This past Thursday Apple (s aapl) announced sweeping changes to the Developer Program. The old Select and Premiere programs have been replaced by a $99/year Mac Developer Program that is similar to the iPhone Developer Program. The old ADC programs were substantially more expensive ($499 and $3,499) and the program benefits have been simplified to match the new lower cost.
Apple had this to say…
Modeled after the highly successful iPhone Developer Program, we’ve relaunched the Mac Developer Program to offer members technical resources, support, access to pre-release software, developer forums and more, all for just $99 per year. As our developer base continues to grow in leaps and bounds, we’re working hard to ensure we provide our developers with everything they need to create innovative applications for both the iPhone OS and Mac OS X
Developers that enroll in the new Mac Developer Program have access to pre-release builds of Mac OS X, OS X Server, tools, and SDKs. Xcode was always available for free, but access to Snow Leopard for development will encourage developers to begin incorporating the unique technology available in 10.6 (Grand Central Dispatch, OpenCL, etc.) into their applications. OS X Server, even for development testing, is a nice plus.
The annual subscription includes two technical support incidents where Apple will assign an engineer from the developer support team to help track down a problem and recommend a solution. Additional support incidents are still available for purchase as they were under the old program. Incidents are $99 for a two-pack or $499 for a five-pack.
Members also have access to developer forums and video training. The forums are a great resource because they are filled with posts from registered developers, including many recognizable names from well-known Mac shops. The videos do not include the WWDC session videos, which are still available for purchase separately ($299 for a Mac session, or $499 for the complete collection).
It appears that access to the compatibility labs and the ADC Hardware Purchase discounts are not available in the new Mac Developer program. Existing members can continue to access their ADC benefits until their subscription expires.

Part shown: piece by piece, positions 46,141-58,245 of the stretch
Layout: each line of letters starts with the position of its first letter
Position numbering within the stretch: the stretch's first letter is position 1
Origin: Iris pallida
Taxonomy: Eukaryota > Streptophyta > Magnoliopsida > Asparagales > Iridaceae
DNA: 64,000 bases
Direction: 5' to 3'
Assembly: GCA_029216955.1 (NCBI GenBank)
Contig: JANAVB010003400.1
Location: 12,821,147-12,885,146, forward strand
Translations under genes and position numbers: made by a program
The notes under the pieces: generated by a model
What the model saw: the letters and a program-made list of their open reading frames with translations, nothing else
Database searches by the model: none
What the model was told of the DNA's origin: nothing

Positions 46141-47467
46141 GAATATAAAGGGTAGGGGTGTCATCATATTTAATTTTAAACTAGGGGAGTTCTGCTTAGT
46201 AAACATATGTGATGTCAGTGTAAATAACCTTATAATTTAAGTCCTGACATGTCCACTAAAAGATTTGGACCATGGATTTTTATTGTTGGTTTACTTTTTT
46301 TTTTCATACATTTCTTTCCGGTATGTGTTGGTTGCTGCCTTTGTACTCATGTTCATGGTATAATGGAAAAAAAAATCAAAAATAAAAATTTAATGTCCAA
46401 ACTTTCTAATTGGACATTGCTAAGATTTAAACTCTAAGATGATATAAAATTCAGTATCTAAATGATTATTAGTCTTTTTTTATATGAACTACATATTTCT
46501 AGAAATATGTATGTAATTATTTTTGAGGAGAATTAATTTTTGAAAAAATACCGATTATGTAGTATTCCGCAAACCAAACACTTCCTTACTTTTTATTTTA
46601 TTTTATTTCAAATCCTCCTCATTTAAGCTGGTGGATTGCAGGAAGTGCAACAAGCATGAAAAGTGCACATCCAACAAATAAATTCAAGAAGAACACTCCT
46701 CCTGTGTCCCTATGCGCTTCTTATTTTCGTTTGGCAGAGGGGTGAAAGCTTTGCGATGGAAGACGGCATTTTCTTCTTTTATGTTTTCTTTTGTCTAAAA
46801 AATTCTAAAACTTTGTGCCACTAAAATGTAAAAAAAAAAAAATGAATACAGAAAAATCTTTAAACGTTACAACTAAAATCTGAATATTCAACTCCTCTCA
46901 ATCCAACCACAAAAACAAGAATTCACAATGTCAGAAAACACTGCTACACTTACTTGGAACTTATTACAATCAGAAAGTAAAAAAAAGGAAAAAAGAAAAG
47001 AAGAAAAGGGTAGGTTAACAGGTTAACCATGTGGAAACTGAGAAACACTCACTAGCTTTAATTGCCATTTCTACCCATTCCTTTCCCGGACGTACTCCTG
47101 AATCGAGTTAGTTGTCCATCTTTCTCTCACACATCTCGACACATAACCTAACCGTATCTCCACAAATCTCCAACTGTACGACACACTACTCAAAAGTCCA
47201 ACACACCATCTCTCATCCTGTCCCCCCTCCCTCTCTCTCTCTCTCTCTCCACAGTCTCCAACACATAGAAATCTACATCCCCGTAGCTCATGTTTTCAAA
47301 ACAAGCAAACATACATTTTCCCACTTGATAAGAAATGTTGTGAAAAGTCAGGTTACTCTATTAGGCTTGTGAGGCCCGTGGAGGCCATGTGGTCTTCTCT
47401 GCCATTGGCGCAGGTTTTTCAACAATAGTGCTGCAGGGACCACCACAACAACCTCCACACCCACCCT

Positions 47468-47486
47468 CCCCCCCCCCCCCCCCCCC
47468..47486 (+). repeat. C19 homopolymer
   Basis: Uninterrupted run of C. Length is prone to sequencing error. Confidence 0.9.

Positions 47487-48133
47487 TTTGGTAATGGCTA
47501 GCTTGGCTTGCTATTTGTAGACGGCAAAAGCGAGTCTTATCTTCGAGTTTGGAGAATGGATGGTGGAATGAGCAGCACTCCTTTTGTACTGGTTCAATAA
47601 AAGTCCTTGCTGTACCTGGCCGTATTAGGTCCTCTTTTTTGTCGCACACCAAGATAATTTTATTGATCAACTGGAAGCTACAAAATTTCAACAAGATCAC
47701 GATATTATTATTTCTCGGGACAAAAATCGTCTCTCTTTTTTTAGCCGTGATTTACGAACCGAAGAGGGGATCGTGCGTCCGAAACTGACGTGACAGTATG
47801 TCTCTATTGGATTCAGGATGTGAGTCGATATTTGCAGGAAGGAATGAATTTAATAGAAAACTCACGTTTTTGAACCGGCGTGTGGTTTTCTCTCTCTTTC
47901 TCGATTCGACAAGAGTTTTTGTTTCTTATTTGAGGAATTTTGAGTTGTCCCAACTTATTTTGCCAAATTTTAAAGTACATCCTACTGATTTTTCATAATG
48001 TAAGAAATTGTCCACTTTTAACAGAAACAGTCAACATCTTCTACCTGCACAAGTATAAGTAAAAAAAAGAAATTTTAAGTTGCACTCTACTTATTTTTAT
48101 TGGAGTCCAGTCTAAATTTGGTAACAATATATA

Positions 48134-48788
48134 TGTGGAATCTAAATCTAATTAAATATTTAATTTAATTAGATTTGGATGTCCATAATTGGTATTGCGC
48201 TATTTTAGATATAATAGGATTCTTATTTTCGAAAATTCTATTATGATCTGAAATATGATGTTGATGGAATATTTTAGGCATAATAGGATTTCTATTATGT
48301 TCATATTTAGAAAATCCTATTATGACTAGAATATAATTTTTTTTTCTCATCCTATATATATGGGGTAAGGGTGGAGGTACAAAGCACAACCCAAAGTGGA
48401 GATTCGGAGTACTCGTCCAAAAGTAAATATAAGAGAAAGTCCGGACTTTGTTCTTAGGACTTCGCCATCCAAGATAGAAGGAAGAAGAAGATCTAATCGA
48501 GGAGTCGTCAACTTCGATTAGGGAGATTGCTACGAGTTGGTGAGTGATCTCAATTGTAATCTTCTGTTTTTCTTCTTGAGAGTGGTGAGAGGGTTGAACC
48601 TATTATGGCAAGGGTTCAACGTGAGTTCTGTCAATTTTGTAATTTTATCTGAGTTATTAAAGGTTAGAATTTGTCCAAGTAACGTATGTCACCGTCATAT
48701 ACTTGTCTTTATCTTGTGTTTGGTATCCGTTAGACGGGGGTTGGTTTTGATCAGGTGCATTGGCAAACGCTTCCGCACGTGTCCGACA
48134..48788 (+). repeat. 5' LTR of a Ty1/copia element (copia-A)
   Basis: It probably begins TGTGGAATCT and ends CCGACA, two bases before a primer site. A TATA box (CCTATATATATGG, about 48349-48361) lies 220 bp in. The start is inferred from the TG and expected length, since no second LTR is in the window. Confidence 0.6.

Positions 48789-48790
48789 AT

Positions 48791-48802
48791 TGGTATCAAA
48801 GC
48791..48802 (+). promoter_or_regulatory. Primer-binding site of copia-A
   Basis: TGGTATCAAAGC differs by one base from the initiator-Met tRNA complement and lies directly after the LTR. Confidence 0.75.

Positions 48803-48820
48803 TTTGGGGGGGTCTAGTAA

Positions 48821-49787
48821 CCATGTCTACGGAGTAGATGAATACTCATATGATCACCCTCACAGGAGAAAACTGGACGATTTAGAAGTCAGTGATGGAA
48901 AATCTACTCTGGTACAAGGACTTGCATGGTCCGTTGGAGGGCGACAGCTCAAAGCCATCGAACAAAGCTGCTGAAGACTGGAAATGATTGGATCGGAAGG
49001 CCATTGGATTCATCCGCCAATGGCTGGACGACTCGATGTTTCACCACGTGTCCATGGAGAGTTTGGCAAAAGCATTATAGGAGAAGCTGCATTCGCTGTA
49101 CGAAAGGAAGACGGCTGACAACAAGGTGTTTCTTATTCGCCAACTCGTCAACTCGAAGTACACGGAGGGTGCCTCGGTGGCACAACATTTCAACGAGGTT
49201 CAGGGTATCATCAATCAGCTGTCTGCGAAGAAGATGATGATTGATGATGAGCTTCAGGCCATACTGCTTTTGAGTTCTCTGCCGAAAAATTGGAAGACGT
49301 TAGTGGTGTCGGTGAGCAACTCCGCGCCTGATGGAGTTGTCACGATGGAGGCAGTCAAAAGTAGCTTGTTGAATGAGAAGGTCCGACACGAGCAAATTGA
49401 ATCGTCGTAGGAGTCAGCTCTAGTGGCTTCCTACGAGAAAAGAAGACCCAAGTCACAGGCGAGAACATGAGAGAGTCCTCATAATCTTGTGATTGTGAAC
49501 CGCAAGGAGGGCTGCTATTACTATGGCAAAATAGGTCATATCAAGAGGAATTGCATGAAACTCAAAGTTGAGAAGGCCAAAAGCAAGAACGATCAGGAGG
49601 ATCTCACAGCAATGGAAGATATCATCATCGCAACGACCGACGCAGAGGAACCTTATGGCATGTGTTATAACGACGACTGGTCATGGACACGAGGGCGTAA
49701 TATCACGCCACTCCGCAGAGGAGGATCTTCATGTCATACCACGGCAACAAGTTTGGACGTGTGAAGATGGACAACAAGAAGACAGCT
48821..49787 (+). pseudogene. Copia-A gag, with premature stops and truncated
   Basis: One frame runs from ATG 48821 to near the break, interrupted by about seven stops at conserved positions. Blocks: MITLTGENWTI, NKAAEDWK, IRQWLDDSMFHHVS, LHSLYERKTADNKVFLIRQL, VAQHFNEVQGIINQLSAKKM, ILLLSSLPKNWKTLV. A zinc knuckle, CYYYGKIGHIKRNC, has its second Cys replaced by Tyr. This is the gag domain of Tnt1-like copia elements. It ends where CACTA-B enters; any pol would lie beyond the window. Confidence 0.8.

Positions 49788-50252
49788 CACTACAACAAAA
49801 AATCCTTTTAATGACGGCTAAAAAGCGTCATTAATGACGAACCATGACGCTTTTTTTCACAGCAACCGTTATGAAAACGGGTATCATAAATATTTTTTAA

Apple has not made any changes to its current programs for Support and Pro Apps certifications to expand into developer certifications.
The iPhone SDK Halo Effect
The new pricing and web site modeled after the iPhone program should serve to bring more developers over to the Mac side. With all the interest in iPhone apps, there are a number of developers that are now familiar with Objective-C and the Cocoa frameworks. There may be a sort of programming halo effect similar to the phenomenon seen on the consumer side where customers happy with the iPod or iPhone are convinced to try the Mac for their next computer. Gedeon Maheux co-founder of the successful design and development outfit Iconfactory had this to say:
The lower entry price and the ability to use knowledge learned for their mobile platforms both seem like a logical evolution of what they’ve done in the last few years.
The Mac has been out of the lime light for quite some time and I think Apple is rightfully attempting to put the focus back on the platform. It sure is exciting!
With the new file-sharing support in the iPad, desktop companion apps will be a great benefit to iPhone/iPad apps. Of course, designing apps for the iPad with its large screen is getting awfully close to designing an app for the Mac. I am hopeful that the new program will encourage even more development on the Mac OS platform. For example, casual games have made a huge splash in the App Store and bringing over some of these titles to the Mac might be great fun for those without iPhones, and an alternate revenue stream for publishers. The $99 price might be just enough to convince some iPhone developers to give it a go on the Mac as well.
Related GigaOM Pro Research: The App Developer’s Guide to Choosing a Mobile Platform